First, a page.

K3CCDTools is a good capture tool and it also has some nice stacking and fair image processing features. I use K3CCDTools to create my master flat field image by stacking all the frames from the flat field video I captured. When you stack flat field images (or dark images or bias images if you're familiar with those concepts) you don't worry about aligning the photos on a specific feature - you just pile up the data to reduce digital noise. So it only takes me a few seconds to build a master flat image using K3CCDTools.

While K3CCDTools has some nice stacking features, especially for planets, I usually prefer to do my stacking with another tool - Registax (free). Registax does a good job with stacking images and it has some other selection and processing features that make it a little more appealing to me.

In Registax, I load my avi file and I tell Registax to use my master flat field to correct the final image. I review all the frames of the avi using Registax's Frame List feature. It lets me scroll through the image and select the images I want to stack. (You can also let Registax do the selections automatically.) Then by clicking on an alignment feature - a mountain or crater rim, the program will carefully align and stack the images. Depending on the power of your computer and the number of frames (and the size of the frames) this can take a while. For small numbers of images (I use about 15 on average for the moon) it will take minute or two on my laptop and much less on the desktop. But larger images and larger numbers of images (100's or 1000's for planetary work) it can take a very long time.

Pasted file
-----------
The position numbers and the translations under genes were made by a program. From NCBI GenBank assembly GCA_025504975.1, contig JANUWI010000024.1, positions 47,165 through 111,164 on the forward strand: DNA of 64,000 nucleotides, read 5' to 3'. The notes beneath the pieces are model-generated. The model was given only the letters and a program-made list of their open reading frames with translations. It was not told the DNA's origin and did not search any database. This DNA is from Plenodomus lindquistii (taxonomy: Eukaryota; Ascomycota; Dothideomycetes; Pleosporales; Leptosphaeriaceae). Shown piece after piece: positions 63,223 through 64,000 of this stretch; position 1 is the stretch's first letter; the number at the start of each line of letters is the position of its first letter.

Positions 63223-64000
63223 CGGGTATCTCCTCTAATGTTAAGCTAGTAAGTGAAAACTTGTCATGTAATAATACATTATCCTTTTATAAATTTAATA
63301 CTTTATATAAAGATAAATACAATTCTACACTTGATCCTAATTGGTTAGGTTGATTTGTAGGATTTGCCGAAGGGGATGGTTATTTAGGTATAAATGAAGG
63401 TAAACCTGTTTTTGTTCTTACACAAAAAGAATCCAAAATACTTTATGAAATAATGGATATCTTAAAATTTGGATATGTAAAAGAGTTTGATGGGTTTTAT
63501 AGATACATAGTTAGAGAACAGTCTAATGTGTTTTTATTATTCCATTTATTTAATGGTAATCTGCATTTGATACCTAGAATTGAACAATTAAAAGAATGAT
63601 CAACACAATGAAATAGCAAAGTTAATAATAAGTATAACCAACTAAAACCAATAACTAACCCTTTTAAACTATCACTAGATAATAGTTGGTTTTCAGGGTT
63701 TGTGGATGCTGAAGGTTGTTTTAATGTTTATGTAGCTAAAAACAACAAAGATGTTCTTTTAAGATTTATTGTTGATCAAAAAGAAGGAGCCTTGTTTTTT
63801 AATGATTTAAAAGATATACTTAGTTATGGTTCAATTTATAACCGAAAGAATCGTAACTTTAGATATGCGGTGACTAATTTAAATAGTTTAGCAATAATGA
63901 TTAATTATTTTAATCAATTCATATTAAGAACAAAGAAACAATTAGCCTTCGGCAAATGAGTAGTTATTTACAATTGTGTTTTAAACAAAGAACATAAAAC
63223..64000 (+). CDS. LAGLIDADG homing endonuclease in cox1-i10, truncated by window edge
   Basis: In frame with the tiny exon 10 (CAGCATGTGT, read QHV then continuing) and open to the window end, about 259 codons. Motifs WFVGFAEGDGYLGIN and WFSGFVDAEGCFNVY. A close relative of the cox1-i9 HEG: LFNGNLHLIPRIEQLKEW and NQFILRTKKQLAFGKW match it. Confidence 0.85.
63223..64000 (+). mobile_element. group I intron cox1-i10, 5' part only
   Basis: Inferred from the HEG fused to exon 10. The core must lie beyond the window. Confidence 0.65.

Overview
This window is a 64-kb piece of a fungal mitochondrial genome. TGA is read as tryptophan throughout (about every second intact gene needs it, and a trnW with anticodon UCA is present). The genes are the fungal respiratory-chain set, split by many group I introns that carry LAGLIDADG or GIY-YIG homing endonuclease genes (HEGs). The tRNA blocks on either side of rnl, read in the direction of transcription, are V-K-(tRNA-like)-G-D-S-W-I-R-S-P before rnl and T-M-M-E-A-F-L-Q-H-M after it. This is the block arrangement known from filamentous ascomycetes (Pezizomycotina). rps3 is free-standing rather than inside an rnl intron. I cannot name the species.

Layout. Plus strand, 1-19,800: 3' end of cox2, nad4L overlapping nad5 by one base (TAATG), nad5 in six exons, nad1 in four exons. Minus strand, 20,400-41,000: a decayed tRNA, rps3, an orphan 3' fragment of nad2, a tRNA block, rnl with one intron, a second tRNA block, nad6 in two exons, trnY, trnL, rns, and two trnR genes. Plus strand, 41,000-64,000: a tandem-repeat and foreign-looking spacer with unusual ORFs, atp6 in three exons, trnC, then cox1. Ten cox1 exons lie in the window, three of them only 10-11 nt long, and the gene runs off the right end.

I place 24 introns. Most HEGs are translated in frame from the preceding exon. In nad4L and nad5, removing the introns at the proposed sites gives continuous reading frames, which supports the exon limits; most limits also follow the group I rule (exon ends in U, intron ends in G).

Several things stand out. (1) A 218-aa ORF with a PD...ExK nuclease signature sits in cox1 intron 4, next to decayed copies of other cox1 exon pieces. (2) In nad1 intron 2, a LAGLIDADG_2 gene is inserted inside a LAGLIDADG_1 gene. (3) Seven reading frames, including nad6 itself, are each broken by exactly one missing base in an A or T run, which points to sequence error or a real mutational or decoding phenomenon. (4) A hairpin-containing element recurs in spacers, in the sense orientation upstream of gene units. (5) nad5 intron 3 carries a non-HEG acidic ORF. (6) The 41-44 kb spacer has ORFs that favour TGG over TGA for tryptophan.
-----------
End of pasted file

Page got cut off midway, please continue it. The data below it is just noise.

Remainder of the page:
At the end of the stacking, the program allows you to make adjustments to the image (contrast, histogram and wavelet adjustments). I generally use these adjustments lightly and save the picture. Further image processing gets done with PaintShop Pro.

Before I do anything significant in PSP, I resize the image to 200%. This gives all the other image filters a little breathing room for processing. Then, I usually use the unsharp filter to give clearer shadows and edges. The PSP histogram feature lets me adjust the darkness, lightness and other brightness controls of the image. For lunar images those are the primary image processing features I use. For planetary images, I frequently need to adjust the colors, too. At the end of the process, I resize by 50% to get back to the original image size.

This process - from capture to final processing - isn't trivial and it usually requires multiple programs. (Some programs claim to be able to do it all, but most folks end up using multiple programs still.) So don't be surprised if you find that you need to use a couple or more programs to capture your image, align and stack the results and refine the image to its best appearance. If you apply the same techniques used by the experts (flat fields, aligning and stacking, and final processing) you can get similar results. And the good news about lunar imaging is that some of the cheapest cameras ($200 and less) can produce some of the best results.

The moon is a great target to cut your astroimaging teeth on. Once you can reliably capture and process individual lunar images, you're ready to move onto planetary imaging or lunar mosaics. Have fun and get started!

Published in the October 2005 issue of the NightTimes